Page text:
1% is small.
It’s one penny of a dollar.
$1 of $100.
And $10 of $1,000
Now, think of that 1% in terms of investing weekly or monthly for retirement. It’s a relatively little amount that could have a remarkable impact on how much you are able to save for retirement.
Consider this. At age 22 you begin investing 1% of your $1,000 weekly paycheck in an IRA or employer-sponsored retirement plan. That’s $10 a week. Now, continue that investing plan over a 45-year period. By age 67 – assuming a 7% rate of return, dividend reinvestment, and interest compounding on a daily basis – your investment could grow to $165,776.
Raise your investment another percentage point, or 10, and see what you could have by age 67.
|Percentage of $1,000 weekly paycheck*||Amount by age 67|
*Calculation is hypothetical and for illustrative purposes only. It assumes a $1,000/week paycheck, no withdrawals and does not take into account fees and sales charges associated with any investment. Amounts are stated in today's dollars and before income taxes.
Start investing for your retirement today
Whether you’re just out of college or well into your career, you can begin investing for retirement today. A financial advisor with Waddell & Reed can help you build a retirement plan that maps out how long you have untill retirement, how much you need to invest each month, and how to stay on track to work towards your retirement goals.
If you’re already investing for retirement, kudos! You too can embrace the 1% strategy by increasing your monthly contribution by 1% each year up to the yearly maximum. It’s small, simple and impactful.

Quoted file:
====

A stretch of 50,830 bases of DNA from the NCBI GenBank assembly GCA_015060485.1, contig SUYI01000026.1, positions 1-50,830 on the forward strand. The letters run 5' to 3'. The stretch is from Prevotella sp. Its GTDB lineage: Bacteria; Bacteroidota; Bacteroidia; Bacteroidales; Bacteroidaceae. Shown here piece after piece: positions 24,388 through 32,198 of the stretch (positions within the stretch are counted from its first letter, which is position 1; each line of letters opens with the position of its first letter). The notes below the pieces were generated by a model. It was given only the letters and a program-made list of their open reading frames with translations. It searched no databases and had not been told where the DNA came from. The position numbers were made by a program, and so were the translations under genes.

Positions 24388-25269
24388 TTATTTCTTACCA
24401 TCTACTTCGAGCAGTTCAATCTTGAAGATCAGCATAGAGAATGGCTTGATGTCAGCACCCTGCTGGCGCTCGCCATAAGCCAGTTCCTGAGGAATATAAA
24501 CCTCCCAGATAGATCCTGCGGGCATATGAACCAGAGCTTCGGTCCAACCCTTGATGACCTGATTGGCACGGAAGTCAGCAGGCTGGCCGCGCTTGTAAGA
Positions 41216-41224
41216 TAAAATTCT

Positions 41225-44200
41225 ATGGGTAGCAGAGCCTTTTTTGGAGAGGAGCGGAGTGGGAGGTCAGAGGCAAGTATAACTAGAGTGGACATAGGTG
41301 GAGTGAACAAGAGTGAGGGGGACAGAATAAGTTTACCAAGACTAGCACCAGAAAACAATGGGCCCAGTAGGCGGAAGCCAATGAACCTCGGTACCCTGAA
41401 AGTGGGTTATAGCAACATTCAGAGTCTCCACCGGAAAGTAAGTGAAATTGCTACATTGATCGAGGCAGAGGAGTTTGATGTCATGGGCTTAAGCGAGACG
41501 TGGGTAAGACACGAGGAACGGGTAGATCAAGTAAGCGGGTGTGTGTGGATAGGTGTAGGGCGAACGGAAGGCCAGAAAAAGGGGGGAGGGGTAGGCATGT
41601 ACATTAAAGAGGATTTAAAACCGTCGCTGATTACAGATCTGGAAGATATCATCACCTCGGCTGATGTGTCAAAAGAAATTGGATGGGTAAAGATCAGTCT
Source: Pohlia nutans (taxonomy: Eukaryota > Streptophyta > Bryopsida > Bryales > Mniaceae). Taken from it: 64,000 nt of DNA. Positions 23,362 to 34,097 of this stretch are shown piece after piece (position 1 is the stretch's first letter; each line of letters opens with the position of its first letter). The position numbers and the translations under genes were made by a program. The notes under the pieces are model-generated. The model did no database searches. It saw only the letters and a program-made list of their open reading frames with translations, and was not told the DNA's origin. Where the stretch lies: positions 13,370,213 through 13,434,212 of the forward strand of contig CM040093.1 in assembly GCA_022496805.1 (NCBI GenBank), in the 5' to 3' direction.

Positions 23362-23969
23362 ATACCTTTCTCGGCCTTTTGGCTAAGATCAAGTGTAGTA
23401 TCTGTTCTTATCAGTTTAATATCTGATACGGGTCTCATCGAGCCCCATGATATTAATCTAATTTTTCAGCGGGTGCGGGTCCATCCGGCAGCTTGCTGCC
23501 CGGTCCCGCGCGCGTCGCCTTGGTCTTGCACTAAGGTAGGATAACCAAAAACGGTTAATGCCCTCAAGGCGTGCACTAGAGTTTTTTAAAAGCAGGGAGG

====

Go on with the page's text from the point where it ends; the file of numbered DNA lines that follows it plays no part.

All investing involves risk, including the possible loss of principal, and there is no guarantee that any investment strategy will be successful.
You should carefully consider all of your available options prior to making any financial decisions. Withdrawals and distributions of taxable amounts are subject to ordinary income tax and, if made prior to age 59½, may be subject to an additional 10% federal income tax penalty.
This information is provided for informational and educational purposes only and may include references to concepts that have legal, accounting and tax implications. It is not to be construed as legal, accounting or tax advice, and is provided as general information to assist in understanding the issues discussed. Waddell & Reed does not provide tax advice. Waddell & Reed believes the information has been obtained from sources considered to be reliable, but does not guarantee the accuracy of the information provided.